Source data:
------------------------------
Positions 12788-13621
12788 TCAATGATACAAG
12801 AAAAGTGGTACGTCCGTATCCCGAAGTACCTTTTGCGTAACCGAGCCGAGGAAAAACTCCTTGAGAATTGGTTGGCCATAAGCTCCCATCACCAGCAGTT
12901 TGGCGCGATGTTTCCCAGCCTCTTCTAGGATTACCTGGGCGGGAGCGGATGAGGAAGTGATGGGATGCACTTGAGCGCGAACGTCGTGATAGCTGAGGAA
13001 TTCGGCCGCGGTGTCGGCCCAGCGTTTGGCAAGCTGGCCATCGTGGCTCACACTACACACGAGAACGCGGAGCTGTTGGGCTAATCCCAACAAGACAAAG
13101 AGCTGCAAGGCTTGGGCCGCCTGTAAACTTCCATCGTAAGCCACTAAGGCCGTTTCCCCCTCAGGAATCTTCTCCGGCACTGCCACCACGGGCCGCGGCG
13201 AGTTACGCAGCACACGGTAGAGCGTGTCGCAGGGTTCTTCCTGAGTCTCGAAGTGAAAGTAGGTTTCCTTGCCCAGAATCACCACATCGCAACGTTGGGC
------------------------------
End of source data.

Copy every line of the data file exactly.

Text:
Positions 12788-13621
12788 TCAATGATACAAG
12801 AAAAGTGGTACGTCCGTATCCCGAAGTACCTTTTGCGTAACCGAGCCGAGGAAAAACTCCTTGAGAATTGGTTGGCCATAAGCTCCCATCACCAGCAGTT
12901 TGGCGCGATGTTTCCCAGCCTCTTCTAGGATTACCTGGGCGGGAGCGGATGAGGAAGTGATGGGATGCACTTGAGCGCGAACGTCGTGATAGCTGAGGAA
13001 TTCGGCCGCGGTGTCGGCCCAGCGTTTGGCAAGCTGGCCATCGTGGCTCACACTACACACGAGAACGCGGAGCTGTTGGGCTAATCCCAACAAGACAAAG
13101 AGCTGCAAGGCTTGGGCCGCCTGTAAACTTCCATCGTAAGCCACTAAGGCCGTTTCCCCCTCAGGAATCTTCTCCGGCACTGCCACCACGGGCCGCGGCG
13201 AGTTACGCAGCACACGGTAGAGCGTGTCGCAGGGTTCTTCCTGAGTCTCGAAGTGAAAGTAGGTTTCCTTGCCCAGAATCACCACATCGCAACGTTGGGC